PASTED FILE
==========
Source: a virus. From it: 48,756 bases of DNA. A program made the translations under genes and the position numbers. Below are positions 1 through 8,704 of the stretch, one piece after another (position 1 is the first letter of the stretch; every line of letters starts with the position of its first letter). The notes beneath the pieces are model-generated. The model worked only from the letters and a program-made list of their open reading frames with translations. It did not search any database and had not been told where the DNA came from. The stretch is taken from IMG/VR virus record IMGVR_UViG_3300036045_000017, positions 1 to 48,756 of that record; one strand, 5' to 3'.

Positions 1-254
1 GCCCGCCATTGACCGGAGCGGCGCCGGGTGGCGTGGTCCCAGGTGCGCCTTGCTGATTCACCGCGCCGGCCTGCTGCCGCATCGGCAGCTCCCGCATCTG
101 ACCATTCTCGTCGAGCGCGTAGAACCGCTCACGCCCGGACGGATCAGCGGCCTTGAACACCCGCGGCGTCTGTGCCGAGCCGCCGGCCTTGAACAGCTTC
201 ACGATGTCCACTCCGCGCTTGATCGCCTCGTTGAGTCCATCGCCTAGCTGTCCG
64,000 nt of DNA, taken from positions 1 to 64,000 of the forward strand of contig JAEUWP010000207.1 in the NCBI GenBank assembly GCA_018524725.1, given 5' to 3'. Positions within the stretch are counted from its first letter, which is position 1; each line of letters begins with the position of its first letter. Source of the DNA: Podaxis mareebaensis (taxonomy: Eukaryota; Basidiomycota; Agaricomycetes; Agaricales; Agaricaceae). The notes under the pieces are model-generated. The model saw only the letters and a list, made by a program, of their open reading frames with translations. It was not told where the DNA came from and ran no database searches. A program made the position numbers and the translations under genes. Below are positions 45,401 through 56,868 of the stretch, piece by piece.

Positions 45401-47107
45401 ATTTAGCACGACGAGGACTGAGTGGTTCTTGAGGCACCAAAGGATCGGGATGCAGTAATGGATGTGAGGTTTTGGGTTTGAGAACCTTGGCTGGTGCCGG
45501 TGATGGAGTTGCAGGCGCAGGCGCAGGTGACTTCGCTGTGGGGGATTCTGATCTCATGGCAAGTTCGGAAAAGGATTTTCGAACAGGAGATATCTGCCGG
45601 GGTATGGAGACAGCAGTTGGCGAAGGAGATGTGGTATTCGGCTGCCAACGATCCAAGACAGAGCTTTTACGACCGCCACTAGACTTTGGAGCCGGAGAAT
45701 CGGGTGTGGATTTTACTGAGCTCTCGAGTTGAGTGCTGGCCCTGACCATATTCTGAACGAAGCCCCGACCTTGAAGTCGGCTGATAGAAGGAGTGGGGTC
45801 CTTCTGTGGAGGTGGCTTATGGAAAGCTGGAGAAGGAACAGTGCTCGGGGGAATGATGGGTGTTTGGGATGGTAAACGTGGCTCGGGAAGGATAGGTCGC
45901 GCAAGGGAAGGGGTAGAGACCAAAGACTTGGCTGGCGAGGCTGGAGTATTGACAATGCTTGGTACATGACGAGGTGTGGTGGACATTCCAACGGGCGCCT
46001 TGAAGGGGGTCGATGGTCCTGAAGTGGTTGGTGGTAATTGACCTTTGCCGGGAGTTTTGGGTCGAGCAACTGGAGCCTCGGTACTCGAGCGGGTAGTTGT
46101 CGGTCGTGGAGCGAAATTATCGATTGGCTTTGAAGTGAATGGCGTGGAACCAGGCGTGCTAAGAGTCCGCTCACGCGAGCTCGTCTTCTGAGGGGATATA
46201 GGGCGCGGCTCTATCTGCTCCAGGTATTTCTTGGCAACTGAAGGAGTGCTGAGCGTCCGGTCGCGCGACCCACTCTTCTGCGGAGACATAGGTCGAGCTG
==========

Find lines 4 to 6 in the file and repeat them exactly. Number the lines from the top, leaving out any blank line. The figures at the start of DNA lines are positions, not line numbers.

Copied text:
101 ACCATTCTCGTCGAGCGCGTAGAACCGCTCACGCCCGGACGGATCAGCGGCCTTGAACACCCGCGGCGTCTGTGCCGAGCCGCCGGCCTTGAACAGCTTC
201 ACGATGTCCACTCCGCGCTTGATCGCCTCGTTGAGTCCATCGCCTAGCTGTCCG
64,000 nt of DNA, taken from positions 1 to 64,000 of the forward strand of contig JAEUWP010000207.1 in the NCBI GenBank assembly GCA_018524725.1, given 5' to 3'. Positions within the stretch are counted from its first letter, which is position 1; each line of letters begins with the position of its first letter. Source of the DNA: Podaxis mareebaensis (taxonomy: Eukaryota; Basidiomycota; Agaricomycetes; Agaricales; Agaricaceae). The notes under the pieces are model-generated. The model saw only the letters and a list, made by a program, of their open reading frames with translations. It was not told where the DNA came from and ran no database searches. A program made the position numbers and the translations under genes. Below are positions 45,401 through 56,868 of the stretch, piece by piece.